The city of Logansport is looking at selling five of the city parks to make way for new ones and alleviate the amount of maintenance that Parks and Recreation staff does.

And the Logansport Parks and Recreation Board is looking for public input on which of the underused or under-appreciated parks will be the ones to be sold, to be made smaller or to be sponsored. The board members addressed the issue on Wednesday.

The resolution was tabled until the Nov. 10 meeting, where the public can give input.

The parks under consideration for elimination are:

• Burkhart Park: A triangleshaped park where Fifth and Sixth streets and Erie Avenue meet. Parks Board President Dave Smith said it’s not really a park so much as a piece of land.
• Dunwoody Park: East of Riverside Park and at the end of 18th Street, undeveloped and mostly woods. Smith said it isn’t used much anymore.
• Heritage Preservation Park: 428 E. Melbourne Ave., between Melbourne and Market Street, south of the lot where the farmers market is held. The fountain and gazebo would be moved, possibly to the Little Turtle Commons Park, Smith said. The farmers market might move there because the lot on Market Street where it’s at now is being developed, he said.
• Melbourne Park: 1317 W. Melbourne, at the west end of Melbourne. The board members want to keep the basketball courts and playground but get rid of the unused softball fields. Board Member Mike McCord said the girls softball teams are moving to AIM High Park and Sports Complex south of the Cass County 4-H Fairgrounds. Fawley said she doesn’t think the remaining teams will ask to renew the lease agreement with the parks to stay there.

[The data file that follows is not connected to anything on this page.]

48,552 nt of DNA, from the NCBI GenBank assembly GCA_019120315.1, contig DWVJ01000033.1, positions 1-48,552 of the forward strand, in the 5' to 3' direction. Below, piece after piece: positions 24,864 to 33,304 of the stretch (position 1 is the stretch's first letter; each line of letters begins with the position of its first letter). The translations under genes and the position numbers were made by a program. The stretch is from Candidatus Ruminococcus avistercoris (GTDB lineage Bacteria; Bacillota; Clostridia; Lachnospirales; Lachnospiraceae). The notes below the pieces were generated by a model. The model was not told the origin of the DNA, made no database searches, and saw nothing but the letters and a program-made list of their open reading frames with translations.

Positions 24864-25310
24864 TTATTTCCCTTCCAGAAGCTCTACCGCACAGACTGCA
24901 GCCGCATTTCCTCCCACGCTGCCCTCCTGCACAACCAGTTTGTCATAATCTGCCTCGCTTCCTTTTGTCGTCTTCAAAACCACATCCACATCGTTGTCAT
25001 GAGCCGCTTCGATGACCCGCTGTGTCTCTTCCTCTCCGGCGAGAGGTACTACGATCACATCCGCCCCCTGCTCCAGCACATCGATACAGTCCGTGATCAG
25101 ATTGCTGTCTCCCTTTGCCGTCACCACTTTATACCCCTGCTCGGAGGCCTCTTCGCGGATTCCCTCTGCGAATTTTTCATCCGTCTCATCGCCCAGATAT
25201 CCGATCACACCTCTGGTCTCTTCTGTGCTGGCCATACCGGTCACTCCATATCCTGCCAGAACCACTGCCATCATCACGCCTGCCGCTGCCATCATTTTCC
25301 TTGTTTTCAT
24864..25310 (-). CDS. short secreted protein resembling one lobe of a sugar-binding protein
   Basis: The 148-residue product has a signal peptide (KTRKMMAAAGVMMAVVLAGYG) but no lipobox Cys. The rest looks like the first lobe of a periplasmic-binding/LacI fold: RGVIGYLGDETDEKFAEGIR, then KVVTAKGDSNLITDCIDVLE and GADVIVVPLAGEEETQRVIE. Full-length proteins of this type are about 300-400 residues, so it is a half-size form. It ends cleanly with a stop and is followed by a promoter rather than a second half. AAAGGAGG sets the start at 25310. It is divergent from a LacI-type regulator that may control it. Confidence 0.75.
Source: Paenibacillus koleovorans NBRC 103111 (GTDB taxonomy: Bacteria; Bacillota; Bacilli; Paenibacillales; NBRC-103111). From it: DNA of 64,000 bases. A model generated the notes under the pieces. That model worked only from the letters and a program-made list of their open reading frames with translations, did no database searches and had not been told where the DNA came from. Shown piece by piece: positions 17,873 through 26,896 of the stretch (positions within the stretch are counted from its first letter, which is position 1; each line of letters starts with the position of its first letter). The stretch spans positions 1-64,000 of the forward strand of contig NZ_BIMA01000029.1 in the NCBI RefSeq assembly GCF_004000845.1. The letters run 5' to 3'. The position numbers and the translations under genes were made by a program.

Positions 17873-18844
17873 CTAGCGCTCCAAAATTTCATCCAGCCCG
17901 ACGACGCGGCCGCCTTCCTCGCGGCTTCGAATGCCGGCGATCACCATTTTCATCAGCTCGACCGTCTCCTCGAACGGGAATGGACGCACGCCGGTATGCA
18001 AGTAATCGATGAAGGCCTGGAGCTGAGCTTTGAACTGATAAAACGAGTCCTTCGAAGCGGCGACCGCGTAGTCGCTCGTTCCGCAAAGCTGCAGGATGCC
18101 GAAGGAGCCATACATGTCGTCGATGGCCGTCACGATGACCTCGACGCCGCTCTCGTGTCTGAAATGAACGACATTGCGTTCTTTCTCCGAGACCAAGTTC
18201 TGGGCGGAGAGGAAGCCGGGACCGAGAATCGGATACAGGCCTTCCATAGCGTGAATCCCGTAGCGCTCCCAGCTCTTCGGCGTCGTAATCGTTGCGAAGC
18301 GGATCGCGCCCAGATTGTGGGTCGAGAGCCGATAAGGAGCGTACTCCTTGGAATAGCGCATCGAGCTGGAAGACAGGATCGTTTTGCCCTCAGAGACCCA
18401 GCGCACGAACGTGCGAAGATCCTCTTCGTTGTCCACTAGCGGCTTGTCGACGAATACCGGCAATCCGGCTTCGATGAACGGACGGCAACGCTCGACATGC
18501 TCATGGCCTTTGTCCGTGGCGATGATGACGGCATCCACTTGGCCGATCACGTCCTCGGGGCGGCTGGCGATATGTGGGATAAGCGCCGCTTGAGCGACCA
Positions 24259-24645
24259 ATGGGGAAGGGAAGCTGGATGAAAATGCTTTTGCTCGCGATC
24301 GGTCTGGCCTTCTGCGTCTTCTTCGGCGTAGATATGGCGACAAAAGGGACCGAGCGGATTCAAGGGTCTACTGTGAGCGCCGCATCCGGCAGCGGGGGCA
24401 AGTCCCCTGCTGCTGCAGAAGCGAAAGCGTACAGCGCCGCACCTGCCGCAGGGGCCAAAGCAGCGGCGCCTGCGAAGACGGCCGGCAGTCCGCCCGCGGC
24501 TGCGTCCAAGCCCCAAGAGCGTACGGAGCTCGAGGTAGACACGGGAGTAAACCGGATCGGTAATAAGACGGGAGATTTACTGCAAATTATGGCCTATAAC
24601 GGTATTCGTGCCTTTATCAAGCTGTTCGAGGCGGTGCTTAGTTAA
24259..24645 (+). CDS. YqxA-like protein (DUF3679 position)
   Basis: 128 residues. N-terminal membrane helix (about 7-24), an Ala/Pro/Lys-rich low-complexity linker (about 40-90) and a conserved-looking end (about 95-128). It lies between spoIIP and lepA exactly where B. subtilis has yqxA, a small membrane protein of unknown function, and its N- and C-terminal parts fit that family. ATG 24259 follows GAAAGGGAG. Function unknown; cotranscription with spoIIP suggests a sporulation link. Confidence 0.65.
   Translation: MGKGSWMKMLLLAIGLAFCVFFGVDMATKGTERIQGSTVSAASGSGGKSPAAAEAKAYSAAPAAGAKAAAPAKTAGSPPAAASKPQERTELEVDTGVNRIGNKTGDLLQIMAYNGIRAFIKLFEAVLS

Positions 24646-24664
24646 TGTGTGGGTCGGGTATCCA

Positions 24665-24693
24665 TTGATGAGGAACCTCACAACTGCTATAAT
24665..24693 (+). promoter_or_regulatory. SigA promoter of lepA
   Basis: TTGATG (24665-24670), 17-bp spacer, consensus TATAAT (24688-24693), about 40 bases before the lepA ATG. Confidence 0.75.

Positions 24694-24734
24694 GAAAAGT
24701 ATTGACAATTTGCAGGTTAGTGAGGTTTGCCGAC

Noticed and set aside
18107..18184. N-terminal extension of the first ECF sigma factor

• Patriot Park: 133 Wheatland Ave., just west of the Third Street bridge and north of the Eel River. This is the biggest piece of land on the list, at 1.5 acres, and developers have expressed interest in it, said Mayor Chris Martin. It’s also the most vandalized park in the city, including by fires, Parks Administrator Jan Fawley said. The playground equipment is also the oldest in the parks, about 12 years old. If it’s sold, the parks department would retain the basketball court and possibly the playground.

Two parks suggested for consideration but the board decided against were:

• Stonewall Park: On High Street near the jail addition being built. The board members felt that because it would be part of the trail system and Cass County maintains it, the park was not a burden and had future use.
• Memorial Park: Northwest corner of the Market Street Bridge (across from Logansport Tire). The land has a monument put up by the Daughters of the American Revolution. There’s also a flagpole there. Fawley suggested getting a sponsorship of the park.

Mayor Chris Martin said that before the meeting, he gave the parks board the goal of five parks that they should give up to take away the strain of maintenance on the park staff.

The parks department will eventually have other parks to take care of: the planned disc golf course out near the Ivy Tech campus on the south side of the city, a possible skate park and the planned urban park, which will go downtown where the Salvation Army building once was.

The resolution also mentioned additional trails coming.

Martin said the city is trying to get itself and the county away from the river, which is getting interest from developers.

That’s especially true with the old power plant and water plant coming down, and “housing is a big opportunity along the river,” he said.

The Riverside trail, which will likely be done in five or six phases, is also making that appealing, he added. That trail is still in very early planning stages, but Martin’s administration will bring something before the community in January.

McCord said that with the dams on the Eel River being removed, the flood plain will change and perhaps make some areas better for development.
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